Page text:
Iraq after ISIS

February 12, 2018

Over the long haul, nothing is more essential to ensuring the safety and security Iraq’s people, and securing the kind of pluralism that can make Iraq stable, than promoting religious freedom for its non-Muslim religious minorities, and for Iraqi Muslims. 

Blog - Iraq after ISIS

Military victory over ISIS was a vital first step in creating the physical conditions necessary for stability. The victory has also created a pivotal moment for American diplomacy to strengthen civil society and foster the conditions for long-term freedom and security.

Why is this a pivotal moment?  Not only has ISIS been removed as a military force, but the evidence indicates that its defeat in Iraq and Syria was in part also ideological.

At, former Acting Director of National Intelligence Michael Dempsey examines the revised informational tactics ISIS is now using.  He notes that in defeat ISIS’s messaging has shifted away from emphasizing the supposed “historical significance of the physical caliphate and … religious obligation of Muslims to support it.”

ISIS’s messaging now focuses almost exclusively on terrorist violence.  According to Dempsey, ISIS’s propaganda machine is “crippled … and the group is now less focused on recruiting followers for a new life in Iraq and Syria than it is on lashing out at perceived enemies.”  If this is true, it provides reason for continuing concern. As Osama Bin Laden’s “defensive jihad” amply demonstrated, terrorist attacks alone can serve as a compelling ideology to extremists.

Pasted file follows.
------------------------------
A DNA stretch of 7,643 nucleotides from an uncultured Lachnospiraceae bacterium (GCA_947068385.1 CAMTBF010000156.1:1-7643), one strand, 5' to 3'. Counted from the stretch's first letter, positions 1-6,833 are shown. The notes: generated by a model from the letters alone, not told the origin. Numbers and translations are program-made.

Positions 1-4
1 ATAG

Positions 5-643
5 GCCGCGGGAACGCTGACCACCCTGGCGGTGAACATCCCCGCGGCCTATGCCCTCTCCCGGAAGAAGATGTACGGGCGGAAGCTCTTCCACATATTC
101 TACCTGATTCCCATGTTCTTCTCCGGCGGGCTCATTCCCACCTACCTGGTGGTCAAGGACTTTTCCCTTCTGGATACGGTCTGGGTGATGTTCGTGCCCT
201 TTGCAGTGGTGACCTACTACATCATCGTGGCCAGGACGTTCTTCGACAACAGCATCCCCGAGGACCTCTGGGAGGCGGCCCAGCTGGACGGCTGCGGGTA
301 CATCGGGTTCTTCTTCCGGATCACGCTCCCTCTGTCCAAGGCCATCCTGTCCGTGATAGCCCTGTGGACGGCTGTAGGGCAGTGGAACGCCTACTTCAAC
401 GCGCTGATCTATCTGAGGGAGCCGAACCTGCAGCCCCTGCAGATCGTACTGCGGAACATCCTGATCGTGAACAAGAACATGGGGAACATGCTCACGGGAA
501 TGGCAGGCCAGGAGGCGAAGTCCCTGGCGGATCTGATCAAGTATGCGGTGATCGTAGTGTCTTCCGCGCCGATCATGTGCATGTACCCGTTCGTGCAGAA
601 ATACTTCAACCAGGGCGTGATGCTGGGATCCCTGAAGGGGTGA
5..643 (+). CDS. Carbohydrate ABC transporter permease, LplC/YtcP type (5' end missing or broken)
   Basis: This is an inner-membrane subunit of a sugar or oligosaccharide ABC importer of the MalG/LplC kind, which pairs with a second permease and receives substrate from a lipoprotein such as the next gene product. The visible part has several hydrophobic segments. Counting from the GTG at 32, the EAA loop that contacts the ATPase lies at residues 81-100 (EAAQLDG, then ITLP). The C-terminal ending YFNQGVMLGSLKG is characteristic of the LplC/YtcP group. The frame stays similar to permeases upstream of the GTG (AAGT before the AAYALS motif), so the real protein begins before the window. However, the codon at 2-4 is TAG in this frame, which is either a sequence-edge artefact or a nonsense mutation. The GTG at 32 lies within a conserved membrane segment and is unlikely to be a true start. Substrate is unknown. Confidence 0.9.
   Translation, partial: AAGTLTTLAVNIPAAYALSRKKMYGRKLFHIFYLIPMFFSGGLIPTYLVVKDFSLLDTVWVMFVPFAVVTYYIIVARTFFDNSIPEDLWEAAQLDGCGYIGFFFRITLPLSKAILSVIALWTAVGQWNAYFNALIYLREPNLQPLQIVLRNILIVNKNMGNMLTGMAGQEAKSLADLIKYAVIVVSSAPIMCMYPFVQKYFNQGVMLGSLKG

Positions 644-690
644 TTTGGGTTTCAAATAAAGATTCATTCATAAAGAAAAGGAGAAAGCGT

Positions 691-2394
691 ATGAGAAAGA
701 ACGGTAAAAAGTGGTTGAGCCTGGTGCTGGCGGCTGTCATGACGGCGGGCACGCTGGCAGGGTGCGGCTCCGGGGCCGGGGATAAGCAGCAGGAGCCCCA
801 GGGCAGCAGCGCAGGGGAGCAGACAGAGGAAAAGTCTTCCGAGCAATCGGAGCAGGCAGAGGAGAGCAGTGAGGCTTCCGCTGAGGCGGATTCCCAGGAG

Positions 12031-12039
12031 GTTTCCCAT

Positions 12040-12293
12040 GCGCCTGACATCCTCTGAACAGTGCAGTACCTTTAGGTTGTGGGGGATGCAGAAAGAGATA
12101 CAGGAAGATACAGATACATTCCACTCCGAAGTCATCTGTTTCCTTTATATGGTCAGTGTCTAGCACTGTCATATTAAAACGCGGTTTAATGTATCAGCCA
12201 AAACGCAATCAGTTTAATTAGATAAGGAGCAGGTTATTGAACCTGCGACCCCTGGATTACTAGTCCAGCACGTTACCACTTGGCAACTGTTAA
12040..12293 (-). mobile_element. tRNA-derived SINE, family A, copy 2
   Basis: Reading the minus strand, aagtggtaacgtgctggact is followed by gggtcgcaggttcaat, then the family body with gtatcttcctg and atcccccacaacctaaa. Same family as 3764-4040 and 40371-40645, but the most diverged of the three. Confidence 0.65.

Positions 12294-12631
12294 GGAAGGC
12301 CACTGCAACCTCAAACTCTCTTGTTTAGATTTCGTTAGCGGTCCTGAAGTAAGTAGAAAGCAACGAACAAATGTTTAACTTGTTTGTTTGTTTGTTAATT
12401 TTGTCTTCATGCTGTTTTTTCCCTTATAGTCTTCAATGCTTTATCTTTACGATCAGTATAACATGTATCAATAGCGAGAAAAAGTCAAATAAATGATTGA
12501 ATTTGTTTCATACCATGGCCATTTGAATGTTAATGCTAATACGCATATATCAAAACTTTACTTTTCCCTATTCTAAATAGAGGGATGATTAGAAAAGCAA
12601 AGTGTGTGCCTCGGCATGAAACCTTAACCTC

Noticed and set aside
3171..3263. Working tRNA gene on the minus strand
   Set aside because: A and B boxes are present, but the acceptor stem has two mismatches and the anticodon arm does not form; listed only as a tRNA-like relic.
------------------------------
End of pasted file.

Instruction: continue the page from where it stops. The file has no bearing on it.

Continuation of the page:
But the devolution of ISIS’s messaging also provides an opportunity in Iraq, where, at least for the time being, the hoped-for caliphate, an “Islamist” state, has been shattered.

This is an ideal moment to carry out in Iraq the bipartisan International Religious Freedom Act’s mandate that U.S. foreign policy emphasize religious freedom.  This RFI Cornerstone series on “Religious Freedom and Counterterrorism” explains how the United States can do this, and why it must in order to protect American national security.  

In our series, Sahar Aziz argues that authoritarian regimes foment extremism and terrorism by suppressing religious freedom and other fundamental human rights.  Aziz writes that “repressive political environments in Muslim majority countries leave room only for the extremes in religious discourse—terrorist groups and government surrogates.”  By contrast, true religious freedom would provide opportunities for moderate voices to undermine the extremist message and gain hundreds of thousands of followers. 

RFI senior scholar Nilay Saiya summarizes his own research showing why, when a regime’s counterterrorism policies discriminate against entire religious groups, it actually undermines the regime’s ability to combat terrorism.  In short, oppressive and discriminatory policies lead to violent extremism. 

Kamran Bokhari suggests freedom of speech is a necessary precondition for religious freedom, while Peter Henne assesses both benefits and challenges that religious freedom can present to some nations’ counterterrorism efforts.

In short, as ISIS retreats as a military force, the United States and its allies have an opportunity to help Iraq secure the conditions for stability peace and freedom. We cannot afford to stand by as Iraq descends again into a chaotic and unstable regime that could require U.S. military engagement in Iraq yet again. Military force, though critical, will never be enough. Now is the time to make the return of ISIS even more unlikely.